2013 hasn’t started but already airlines have decided to erase two of the 15 non-stop destinations passengers can reach from Tucson International Airport — one for part of the year and the other permanently.
June 1 will be the last day Southwest Airlines flies between Tucson and Albuquerque. That’s also the last day Delta Air Lines will fly between Tucson and Minneapolis-St. Paul, though it plans to resume the flights on a seasonal basis again effective Oct. 1. This year, Delta had suspended the Tucson-Minneapolis flights for the month of September.
In addition to these two cuts, Southwest is trimming its summer schedule eliminating one of four daily round-trip flights to Los Angeles International Airport and one of five daily flights to Las Vegas.
Dick Gruentzel, director of finance and administration for the Tucson Airport Authority (TAA), said the reasons behind the cuts are different between the two airlines but said they are the kinds of decisions affecting lots of airports, not just Tucson.
In the case of Southwest, the airline is deep in the throes of completing its merger with AirTran, an airline that mainly operated in the Southeast U.S. As part of combining the two airlines, Southwest is getting rid of 88 Boeing 717s it acquired in the AirTran merger but is not replacing them with additional aircraft.
Southwest, which is noted for the efficiencies of flying only one type of aircraft, the Boeing 737, found that it was costing too much to fly the 717s.
As a result, Southwest is combining the route structures of two airlines essentially using the fleet it had before the merger took place. Something had to give. The first to go are unprofitable flights.
Gruentzel said it was difficult for Southwest to justify the Albuquerque flights, which was the airline’s poorest performing route from Tucson. For the 12 months ended July 2012, average load factor — the number of seats filled — was 61.2 percent.
“That is just unsatisfactory when airlines these days expect to fly planes that are at least 85, 86, or 87 percent full,” Gruentzel said.
When Southwest initially started flying from Tucson to Albuquerque in June 1999, it opened up the airline’s first east-bound connecting flights. Up until that time, all Southwest flights from Tucson went either to cities in California or Las Vegas.
Since then, Southwest has begun flying to Chicago Midway and Denver so, as a practical matter, elimination of the Albuquerque flights shouldn’t change connectivity to other destinations. And unlike previous years, Southwest is planning to maintain two flights a day to both Chicago and Denver through the summer.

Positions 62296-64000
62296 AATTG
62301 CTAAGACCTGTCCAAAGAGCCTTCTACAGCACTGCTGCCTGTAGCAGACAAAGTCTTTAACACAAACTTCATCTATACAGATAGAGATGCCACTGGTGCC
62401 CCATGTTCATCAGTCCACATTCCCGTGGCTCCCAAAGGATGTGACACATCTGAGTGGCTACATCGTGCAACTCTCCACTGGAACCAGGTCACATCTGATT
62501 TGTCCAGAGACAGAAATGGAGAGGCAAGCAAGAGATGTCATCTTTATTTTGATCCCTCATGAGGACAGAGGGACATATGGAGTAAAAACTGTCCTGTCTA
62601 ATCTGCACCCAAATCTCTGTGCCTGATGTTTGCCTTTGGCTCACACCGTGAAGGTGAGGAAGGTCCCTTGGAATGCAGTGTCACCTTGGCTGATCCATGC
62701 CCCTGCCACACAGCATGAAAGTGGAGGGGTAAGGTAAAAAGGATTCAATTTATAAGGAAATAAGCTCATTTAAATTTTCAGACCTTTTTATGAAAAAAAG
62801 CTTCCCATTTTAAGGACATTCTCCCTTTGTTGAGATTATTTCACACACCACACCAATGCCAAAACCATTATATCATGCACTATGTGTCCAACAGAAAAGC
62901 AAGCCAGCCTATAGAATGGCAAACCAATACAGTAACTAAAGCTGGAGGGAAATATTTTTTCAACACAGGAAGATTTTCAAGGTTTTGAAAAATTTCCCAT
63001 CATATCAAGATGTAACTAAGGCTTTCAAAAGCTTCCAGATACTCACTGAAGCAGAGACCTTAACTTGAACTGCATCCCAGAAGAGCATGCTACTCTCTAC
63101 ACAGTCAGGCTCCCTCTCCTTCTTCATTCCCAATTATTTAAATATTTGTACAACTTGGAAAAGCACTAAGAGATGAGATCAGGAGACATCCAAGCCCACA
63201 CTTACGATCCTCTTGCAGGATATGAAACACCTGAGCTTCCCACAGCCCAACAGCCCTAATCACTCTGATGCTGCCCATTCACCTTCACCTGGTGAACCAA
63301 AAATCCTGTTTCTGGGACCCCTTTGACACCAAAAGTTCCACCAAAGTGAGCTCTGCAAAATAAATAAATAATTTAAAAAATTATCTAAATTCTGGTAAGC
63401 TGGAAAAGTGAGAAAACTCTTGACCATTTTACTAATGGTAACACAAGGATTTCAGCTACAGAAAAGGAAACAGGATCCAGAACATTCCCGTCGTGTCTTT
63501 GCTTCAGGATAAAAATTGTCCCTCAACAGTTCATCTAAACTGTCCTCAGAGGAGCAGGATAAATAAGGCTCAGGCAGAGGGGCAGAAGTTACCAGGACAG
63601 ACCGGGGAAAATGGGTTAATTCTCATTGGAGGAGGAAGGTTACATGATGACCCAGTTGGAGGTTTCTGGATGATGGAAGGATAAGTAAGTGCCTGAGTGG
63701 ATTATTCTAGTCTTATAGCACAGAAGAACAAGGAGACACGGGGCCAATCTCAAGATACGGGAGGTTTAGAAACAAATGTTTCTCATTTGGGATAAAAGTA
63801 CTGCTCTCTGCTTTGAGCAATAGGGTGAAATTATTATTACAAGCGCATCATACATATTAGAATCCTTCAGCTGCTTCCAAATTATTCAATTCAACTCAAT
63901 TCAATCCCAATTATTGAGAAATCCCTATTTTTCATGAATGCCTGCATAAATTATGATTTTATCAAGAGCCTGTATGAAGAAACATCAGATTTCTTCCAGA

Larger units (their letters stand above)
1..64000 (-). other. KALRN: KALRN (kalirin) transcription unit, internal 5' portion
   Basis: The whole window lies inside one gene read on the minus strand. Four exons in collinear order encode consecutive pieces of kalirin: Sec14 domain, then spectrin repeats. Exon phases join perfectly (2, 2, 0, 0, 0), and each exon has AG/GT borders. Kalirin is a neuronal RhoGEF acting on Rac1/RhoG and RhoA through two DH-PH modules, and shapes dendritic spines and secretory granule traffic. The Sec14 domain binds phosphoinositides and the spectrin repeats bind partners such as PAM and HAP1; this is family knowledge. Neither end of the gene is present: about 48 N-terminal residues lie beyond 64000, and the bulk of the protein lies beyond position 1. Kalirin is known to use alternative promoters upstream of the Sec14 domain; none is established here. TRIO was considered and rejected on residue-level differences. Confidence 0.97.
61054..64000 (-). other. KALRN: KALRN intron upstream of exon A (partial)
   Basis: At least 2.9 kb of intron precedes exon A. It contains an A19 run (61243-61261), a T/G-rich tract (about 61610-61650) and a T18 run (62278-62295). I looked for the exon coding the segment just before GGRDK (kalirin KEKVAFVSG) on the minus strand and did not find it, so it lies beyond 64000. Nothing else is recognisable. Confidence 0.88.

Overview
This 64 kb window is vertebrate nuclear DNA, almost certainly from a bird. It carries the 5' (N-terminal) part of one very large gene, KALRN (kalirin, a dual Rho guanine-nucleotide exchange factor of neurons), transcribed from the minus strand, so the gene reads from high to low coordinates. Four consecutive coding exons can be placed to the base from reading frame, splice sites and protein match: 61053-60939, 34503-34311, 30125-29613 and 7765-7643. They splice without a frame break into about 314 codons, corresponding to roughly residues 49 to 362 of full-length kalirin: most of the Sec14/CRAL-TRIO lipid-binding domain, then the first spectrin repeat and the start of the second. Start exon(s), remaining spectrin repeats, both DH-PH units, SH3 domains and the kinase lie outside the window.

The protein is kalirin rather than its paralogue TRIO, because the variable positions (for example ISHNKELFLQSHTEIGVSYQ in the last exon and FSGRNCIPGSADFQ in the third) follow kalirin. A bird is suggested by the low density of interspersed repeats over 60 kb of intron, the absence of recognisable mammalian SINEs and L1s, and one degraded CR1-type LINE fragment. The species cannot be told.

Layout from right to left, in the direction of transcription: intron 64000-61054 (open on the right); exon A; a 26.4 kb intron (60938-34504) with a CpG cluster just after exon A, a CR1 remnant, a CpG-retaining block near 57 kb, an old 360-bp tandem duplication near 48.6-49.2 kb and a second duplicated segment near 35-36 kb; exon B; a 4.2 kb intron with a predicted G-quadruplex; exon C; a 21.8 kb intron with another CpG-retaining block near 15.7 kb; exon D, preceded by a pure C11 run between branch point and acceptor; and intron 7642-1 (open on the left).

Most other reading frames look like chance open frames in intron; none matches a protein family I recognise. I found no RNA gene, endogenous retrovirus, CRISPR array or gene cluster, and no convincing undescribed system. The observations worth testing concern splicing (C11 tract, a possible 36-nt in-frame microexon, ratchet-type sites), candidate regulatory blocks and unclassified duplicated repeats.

Tucson isn’t alone in losing Southwest flights to Albuquerque. The airline has been eliminating other flights there as a result of the end of federal legislation that restricted flights to Southwest’s home airport, Dallas Love Field.
The Wright Amendment, passed in 1979 as part of the Federal Aviation Administration’s plan to encourage expansion of operations at the new Dallas-Fort Worth International Airport, restricted most airline flights at Love Field to destinations within Texas or a state bordering Texas. Any airline that wanted to fly to a destination farther away was required to use a small plane with a capacity for no more than 56 passengers.
The amendment was repealed in 2006 with a planned phase-out that will eliminate it entirely in 2014.
As for Delta’s plans to discontinue flights to Minneapolis-St. Paul, Gruentzel said that while the airline had satisfactory load factors averaging at 86 percent of seats filled, the problem was “yield.” In order to fill those seats, tickets were priced so low the route wasn’t as profitable as other routes where it can make more money.
The elimination of the Delta flights over the summer will be more problematic than losing the Albuquerque flights. The Minneapolis-St. Paul flights provide the only one-stop connections to eight smaller airports in the upper Midwest: Bemidji, Brainerd, Chisholm-Hibbing and Duluth, Minn.; Grand Forks, N.D.; Lansing and Saginaw-Bay City, Mich.; and Wausau, Wis.
But to the Twin Cities themselves, TAA officials note that every airline at Tucson International Airport — Alaska, American, Delta, Southwest, United and US Airways — offers one-stop connecting flights.
Contact David Hatfield at firstname.lastname@example.org or (520) 295-4237. Inside Business Travel appears the fourth week of each month.